As we all do, I remember where I was on the morning of September 11th, 2001. My husband and I were sipping coffee in our kitchen in Seattle, listening to NPR. As she described the planes crashing into the World Trade Center, the newscaster’s voice broke. Chilled to the bone I tried to call a childhood friend living in lower Manhattan but couldn’t get through.
An hour later I picked up the phone to hear the distraught voice of Samia Panni, my musical partner in the world-music singing group Abráce. “They’re saying Muslims brought down the Twin Towers, it can’t be true.” Sadly it was. Samia, who was from Bangladesh, had lived in countless countries and was raised in a Muslim family. She often said she had as much in common with my Jewish family and friends as I did. Her biggest fear was that that innocent Muslims living in America—the vast majority of whom were peace-loving citizens like herself —would be blamed for the destruction.
As the terrible weight of what had happened descended on us, Abráce turned to what we did best – performing music that bridged cultures and celebrated both differences and commonalities. In 2002, when we were invited in to sing in an Islamophobia conference at St. Mark’s Cathedral in Seattle, we realized that the eclectic repertoire we had worked so hard to build over the years could serve a worthwhile purpose.
Abráce moved with ease between rumbas and madrigals, from chants to the Yoruban Orishas to Gregorian-style hymns laced with indigenous Guatemalan rhythms. There was one song, however, that I always introduced in a wistful tone—Cuando el Rey Nimrod –a joyous retelling of the birth of Abraham with lyrics composed in Ladino (a mixture of Judeo-Spanish and Hebrew originally devised to confuse the ears of the Inquisition). To me this song hinted at the existence of the Convivencia, a time in Medieval Spain when Muslims, Jews and Christians respected each other, competed to write the best poetry in the languages of their choice, and even fought side by side.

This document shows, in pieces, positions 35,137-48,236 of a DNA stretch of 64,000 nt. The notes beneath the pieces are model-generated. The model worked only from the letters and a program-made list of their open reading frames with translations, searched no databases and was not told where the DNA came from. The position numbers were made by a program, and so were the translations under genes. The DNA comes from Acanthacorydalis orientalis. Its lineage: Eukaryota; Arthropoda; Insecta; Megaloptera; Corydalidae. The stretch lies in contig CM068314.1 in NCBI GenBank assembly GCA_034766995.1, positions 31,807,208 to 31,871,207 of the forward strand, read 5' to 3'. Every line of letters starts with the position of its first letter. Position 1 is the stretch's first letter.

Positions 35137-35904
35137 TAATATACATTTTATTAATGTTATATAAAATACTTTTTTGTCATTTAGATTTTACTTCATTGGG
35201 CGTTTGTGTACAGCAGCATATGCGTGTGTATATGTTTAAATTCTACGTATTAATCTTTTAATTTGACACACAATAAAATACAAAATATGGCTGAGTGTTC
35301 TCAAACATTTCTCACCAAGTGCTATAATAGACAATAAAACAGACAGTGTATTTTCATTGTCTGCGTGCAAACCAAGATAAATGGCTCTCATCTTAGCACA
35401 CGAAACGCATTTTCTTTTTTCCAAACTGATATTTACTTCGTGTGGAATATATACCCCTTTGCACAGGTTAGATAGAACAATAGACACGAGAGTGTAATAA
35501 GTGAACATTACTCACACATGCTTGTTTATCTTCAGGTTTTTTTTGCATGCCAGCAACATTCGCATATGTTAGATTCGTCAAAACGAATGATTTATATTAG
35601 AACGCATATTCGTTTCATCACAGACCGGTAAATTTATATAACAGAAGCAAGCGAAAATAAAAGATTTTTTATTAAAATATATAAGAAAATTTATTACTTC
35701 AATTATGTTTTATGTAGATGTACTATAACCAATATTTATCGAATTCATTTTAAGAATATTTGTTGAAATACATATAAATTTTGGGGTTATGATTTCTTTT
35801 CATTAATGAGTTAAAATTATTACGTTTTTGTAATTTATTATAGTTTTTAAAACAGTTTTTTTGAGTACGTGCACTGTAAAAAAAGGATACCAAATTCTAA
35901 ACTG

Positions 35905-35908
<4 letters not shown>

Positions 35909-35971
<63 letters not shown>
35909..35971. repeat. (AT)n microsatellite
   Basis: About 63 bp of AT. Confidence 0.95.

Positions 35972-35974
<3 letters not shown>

At this point, my duel lives as singer and author began to merge and a premise for a novel took shape. What if a remnant of this tolerant way of life had managed to survive? What might its name be? Would it be hidden away somewhere in rural Spain or in the Kunlun Mountains of Tibet like Shangri La? This seemed far-fetched. I preferred my tales well-grounded no matter how adventurous, so I put the idea aside.
Until one night my husband picked me up at the airport and pushed a copy of the Seattle Times into my hands. “Maybe part of your story is right here,” he said. The front page article described the new law passed by Spain offering citizenship to the descendants of the Jews expelled in 1492. And it included a picture of the first Sephardic woman in Seattle to take them up on it.
I had found my protagonist. Seattle journalist Alienor Crespo would travel to Spain to complete her citizenship application and get caught up in protecting the rescued books from yet again being destroyed.